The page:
Fast Food's Hidden Dangers
Jeffrey Zurlinden, RN, MS
| Every day, about one-quarter of American adults eat at fast-food restaurants. Cheap, tasty, and convenient, fast food is loaded with saturated fat and calories, and it's low in fiber and nutrients. Thanks in large part to fast food, half of America's adults and one-quarter of its children are obese, double the rate of a generation ago. Even some popular chicken nuggets, which many consumers consider a healthier alternative, are flavored with beef extract and contain twice as much fat, ounce for ounce, as a ham burger.
Besides the long-term health risks of a high-fat, high-calorie diet, fast-food chains have indirectly changed the way cattle are fed, slaughtered, and processed, making meatpacking the most dangerous job in America and increasing the risk of large-scale food poisoning. In his new book, Fast Food Nation: The Dark Side of the All-American Meal, Eric Schlosser describes fast food's hidden dangers.
A Lifetime of Fast Food
Although most of the health problems related to fast food aren't felt until middle age -- obesity and diabetes are at an all-time high --- the damage starts before children enter kindergarten. Hoping to shape eating habits, fast-food chains market heavily to children. About 96% of American school-aged children recognize Ronald McDonald, second only to Santa Claus. Almost every American child eats at a McDonald's® at least once a month.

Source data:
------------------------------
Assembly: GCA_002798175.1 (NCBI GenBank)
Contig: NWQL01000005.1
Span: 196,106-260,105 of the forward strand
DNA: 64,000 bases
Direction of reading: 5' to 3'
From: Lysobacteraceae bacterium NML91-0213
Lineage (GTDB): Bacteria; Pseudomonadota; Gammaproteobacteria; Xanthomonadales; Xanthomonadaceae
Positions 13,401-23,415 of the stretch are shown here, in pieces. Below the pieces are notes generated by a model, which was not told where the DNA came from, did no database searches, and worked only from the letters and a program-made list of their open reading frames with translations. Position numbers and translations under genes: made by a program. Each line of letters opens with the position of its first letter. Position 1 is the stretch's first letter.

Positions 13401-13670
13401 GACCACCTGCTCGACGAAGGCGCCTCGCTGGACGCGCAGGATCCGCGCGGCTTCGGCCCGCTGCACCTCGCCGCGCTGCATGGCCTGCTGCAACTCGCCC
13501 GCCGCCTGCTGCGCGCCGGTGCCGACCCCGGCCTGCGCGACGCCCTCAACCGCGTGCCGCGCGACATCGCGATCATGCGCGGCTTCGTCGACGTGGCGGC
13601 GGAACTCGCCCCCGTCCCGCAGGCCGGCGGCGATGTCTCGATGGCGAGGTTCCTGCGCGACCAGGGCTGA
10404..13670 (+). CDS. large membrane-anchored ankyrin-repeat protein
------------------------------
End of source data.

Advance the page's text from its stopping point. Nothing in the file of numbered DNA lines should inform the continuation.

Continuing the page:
Fast food runs on cheap labor, usually supplied by teenagers. Child labor laws that restrict work schedules are often ignored at fast-food chains. Although part-time employment can teach teenagers responsibility, teenage boys who work long hours are more likely to abuse drugs and get into trouhle. They also risk getting hurt: Each year about 20,000 teenagers suffer work-related injuries, about twice the adult rate.
Meatpacking Factories: Injuries and Food Poisoning